Padres Pedal the Cause brings funding and hope for cancer research in San Diego
The annual fundraising event on Saturday raised more than $2.4 million for cancer research at local institutions searching for a cure
Rick Valencia and his family have been a part of Padres Pedal the Cause, which raises money for cancer research, for a long time. But this year’s fundraising event hit especially close to home. His wife, Stacey, was diagnosed with a rare form of gynecological cancer just a few months ago.
The “Race for Stace” team — organized by their 27-year-old daughter, Aubrey — had originally set a fundraising goal of $50,000. But they kept ratcheting it up and landed on a goal of $200,000. By noon Saturday, they crushed that goal and raised approximately $313,000 in Stacey’s name.
“I think it goes to show how much everyone just wants to make a change and find cures, but also how much everyone loves my mom,” said Aubrey, who, along with her teammates, was decked out in a custom shirt and the color orange, her mom’s favorite color. “Like everyone — so many people have donated in honor of her.”
Their team of 40 was among more than 2,000 participants at Padres Pedal the Cause at Petco Park on Saturday to run, walk and ride bikes for the annual fundraiser. Curebound, a local nonprofit, hosts the event to raise money for collaborative cancer research in San Diego County.
This is the first Padres Pedal the Cause that’s been held in person since the pandemic began two years ago. Last year’s event was held virtually and raised $1.5 million for cancer research.
Curebound raised more than $2.4 million at this year’s event so far, but that number can continue to grow as fundraising continues for another month. To date, this event has raised more than $15 million since 2013 to fund 78 research grants targeting all types of cancer.
Anne Marbarger, chief executive officer of Curebound, said that this fundraiser is unique because the money goes to local institutions and ultimately impacts cancer research beyond San Diego.
“Our goal is to fund these earlier stage ideas, where (National Institutes of Health) isn’t going to give big funding to yet and help them get more data and advance towards clinical stages where either a biotech can gobble it up, or a new company can be spun out to get the idea to clinic,” Marbarger said.
The local institutions include the UC San Diego Moores Cancer Center, the Salk Institute, Sanford Burnham Prebys, Rady Children’s Hospital, La Jolla Institute for Immunology and Scripps Research.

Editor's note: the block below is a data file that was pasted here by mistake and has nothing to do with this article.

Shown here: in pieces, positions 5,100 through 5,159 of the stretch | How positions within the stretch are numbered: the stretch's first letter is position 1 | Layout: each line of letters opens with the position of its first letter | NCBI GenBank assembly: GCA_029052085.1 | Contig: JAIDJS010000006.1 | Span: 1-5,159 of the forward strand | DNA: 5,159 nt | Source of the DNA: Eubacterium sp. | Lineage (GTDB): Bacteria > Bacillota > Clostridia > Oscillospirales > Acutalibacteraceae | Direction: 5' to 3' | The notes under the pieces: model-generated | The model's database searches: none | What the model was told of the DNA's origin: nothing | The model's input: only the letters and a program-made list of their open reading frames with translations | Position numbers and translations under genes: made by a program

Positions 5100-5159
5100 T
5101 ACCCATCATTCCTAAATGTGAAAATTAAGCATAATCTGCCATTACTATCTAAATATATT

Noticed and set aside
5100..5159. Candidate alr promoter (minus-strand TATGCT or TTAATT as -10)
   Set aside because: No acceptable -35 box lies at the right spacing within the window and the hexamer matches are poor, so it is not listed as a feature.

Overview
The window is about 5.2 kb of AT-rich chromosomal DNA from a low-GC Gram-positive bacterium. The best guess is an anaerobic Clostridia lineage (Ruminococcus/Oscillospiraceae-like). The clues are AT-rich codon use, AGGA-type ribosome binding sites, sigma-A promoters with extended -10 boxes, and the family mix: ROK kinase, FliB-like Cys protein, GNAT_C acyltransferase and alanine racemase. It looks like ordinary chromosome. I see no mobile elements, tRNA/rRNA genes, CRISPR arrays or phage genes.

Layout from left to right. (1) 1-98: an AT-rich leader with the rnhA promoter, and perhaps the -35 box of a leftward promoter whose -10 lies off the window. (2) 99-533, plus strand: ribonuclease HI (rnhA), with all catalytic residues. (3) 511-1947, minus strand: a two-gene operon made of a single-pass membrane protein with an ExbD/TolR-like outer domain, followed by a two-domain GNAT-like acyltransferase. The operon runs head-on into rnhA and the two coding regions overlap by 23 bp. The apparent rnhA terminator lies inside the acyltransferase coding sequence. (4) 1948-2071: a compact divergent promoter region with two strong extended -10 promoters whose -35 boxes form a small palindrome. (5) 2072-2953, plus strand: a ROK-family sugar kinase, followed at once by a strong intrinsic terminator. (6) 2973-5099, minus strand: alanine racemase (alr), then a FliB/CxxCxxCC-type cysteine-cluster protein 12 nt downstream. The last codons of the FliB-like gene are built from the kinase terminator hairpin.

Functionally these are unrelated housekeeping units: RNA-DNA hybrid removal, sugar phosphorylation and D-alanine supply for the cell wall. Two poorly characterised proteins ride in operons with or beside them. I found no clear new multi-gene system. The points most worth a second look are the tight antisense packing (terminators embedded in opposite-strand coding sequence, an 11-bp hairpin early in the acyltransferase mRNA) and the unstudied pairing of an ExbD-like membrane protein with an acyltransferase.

Reuben Shaw, director of the Salk Institute’s cancer center, said that funding from the federal government for novel research is hard to come by, but Pedal the Cause helps tackle that challenge. He added that the way these Curebound grants are given catalyzes innovation and relies on the collaborative nature of San Diego’s life science community.
“It’s just so powerful ... to be able to both be the researcher pushing for things but then to be at the event taking part,” said Shaw, who biked in the 25-mile ride. “Riding over the Coronado Bridge on this glorious San Diego day and being part of a larger community.”
Plus, the funding that stays in San Diego allows them to hone in on specific solutions that can benefit local cancer patients like 6-year-old Savannah “Savvy” Schwartz. She was diagnosed with medulloblastoma, a type of brain cancer, at the age of 2½.
Funding from Pedal the Cause connected Savvy with precision medicine developed in part by Salk researchers.
“Without that research, without that grant (money), I’m not sure my daughter would be here today,” said her father, Jonathan Schwartz, “and I firmly believe that.”
Schwartz said Savvy is doing great — she still takes chemotherapy every morning, but nothing is slowing her down as she ran the 5K with her mom on Saturday morning.
During one of the hourly spin sessions, the Race for Stace team pedaled in unison on stationary bikes to upbeat electronic dance music. While they pedaled for almost an hour with the midday sun beating on their backs, the Valencias thought of Stacey, who is recovering from surgery in the hospital.
“I can’t heal (Stacey), I can’t diagnose her, I can’t fix anything that’s wrong with her, but this is something that I feel like I can do,” Rick Valencia said. “And (fundraising is something) I can do to help other people like her and you never know, there could be something that’s miraculous that comes from this at some point that could be beneficial to her.”
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